And so it begins
We wrote about the OECD tax information treaty on the blog last year. It is now coming into effect, and governments are starting to take action.
Earlier in the year Nutmeg in the UK asked for my Japanese tax information in order to activate my account.
I got a letter from my bank (HSBC) last week with some information and a request for me to inform them of 1) my country of residence for tax purposes, and 2) my tax information number (My Number for Japan).
Here are the documents I received:
Most interesting bit? The fact that they will report both balances and any credits or interest to the account to the Japanese tax office.
Pretty painless paperwork, but it's going to make a big difference.
I had assumed the system was going to be fairly sophisticated and match accounts according to names and addresses.
It's going to depend on self-reporting, with penalties for not registering with the authorities.
I have read several articles about chasing tax avoiders in the UK, and the consensus seems to be that the authorities are completely overwhelmed and unable to pursue more than a fraction of the cases.
There are currently over 2 million foreign residents of Japan, of which just over 600,000 are permanent residents (there are also 140,000 people on spouse visas). I'm guessing the PRs and the spouses will make up most of the people who both have foreign accounts and have to pay tax on them.
The question then becomes: does Japan have the extra manpower to go through millions of accounts and potentially billions of transactions in order to find out whether people are properly declaring foreign income?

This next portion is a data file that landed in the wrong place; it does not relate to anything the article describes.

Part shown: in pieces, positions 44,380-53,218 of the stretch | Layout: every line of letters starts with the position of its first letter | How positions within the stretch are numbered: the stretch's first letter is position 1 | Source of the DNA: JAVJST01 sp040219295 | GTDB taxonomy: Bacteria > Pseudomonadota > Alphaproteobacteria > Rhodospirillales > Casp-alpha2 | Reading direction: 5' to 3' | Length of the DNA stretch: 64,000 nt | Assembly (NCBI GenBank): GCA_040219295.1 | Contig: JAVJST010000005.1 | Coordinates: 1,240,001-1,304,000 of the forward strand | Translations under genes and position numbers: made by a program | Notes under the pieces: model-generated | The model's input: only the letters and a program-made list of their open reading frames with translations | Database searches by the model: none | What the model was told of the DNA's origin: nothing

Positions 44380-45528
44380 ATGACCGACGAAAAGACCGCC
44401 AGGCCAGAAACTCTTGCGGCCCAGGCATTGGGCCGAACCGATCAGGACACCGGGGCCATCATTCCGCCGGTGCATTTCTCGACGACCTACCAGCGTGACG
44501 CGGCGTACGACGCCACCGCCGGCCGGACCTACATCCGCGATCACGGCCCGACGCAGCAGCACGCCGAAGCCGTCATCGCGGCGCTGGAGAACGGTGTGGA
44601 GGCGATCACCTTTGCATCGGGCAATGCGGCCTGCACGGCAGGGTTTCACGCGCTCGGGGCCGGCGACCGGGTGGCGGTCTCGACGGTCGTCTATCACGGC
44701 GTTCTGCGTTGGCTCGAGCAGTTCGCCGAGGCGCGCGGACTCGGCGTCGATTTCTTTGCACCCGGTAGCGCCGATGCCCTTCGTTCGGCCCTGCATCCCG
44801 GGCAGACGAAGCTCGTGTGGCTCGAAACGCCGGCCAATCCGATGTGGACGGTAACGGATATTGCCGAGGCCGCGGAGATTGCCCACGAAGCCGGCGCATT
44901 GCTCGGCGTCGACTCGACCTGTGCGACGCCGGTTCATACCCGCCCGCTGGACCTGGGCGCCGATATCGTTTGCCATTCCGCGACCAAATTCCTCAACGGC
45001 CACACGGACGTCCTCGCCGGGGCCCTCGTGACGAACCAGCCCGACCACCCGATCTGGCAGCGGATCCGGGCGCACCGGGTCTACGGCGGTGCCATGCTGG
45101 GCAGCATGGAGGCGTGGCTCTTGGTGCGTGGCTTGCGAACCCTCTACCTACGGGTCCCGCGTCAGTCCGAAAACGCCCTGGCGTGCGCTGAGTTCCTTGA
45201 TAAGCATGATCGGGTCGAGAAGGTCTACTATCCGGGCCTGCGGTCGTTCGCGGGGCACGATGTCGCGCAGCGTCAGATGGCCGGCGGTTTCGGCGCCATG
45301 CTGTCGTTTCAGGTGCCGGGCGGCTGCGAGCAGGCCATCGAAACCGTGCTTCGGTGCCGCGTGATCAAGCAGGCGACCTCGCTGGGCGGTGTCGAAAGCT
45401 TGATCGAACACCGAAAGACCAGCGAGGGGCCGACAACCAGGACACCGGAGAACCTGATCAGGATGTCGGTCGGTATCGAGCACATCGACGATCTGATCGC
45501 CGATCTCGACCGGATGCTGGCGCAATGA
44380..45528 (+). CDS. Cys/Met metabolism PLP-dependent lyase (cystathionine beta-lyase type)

I'm guessing they will sort by the amounts in the accounts and focus most of their attention on the larger accounts. Where the line is drawn will probably come to light based on who gets called into the tax office to explain ;)
So over the next few weeks and months you can expect to get similar paperwork from your banks and financial service providers in other countries. The US government did not sign the treaty (funny how they expect the rest of the world to provide them with information for FATCA but don't want to reciprocate) nor did Singapore (presumably to protect their banking sector).
It's a good idea to report everything properly, but I know there are a lot of people who haven't so far. It's going to get harder in the future to evade taxes, and if the government manages to automate the data collection in any way using algorithms I presume a lot of people are going to be getting letters from the tax office.
What do you think? Have you received any letters like this? Will you register your My Number with your banks and providers abroad?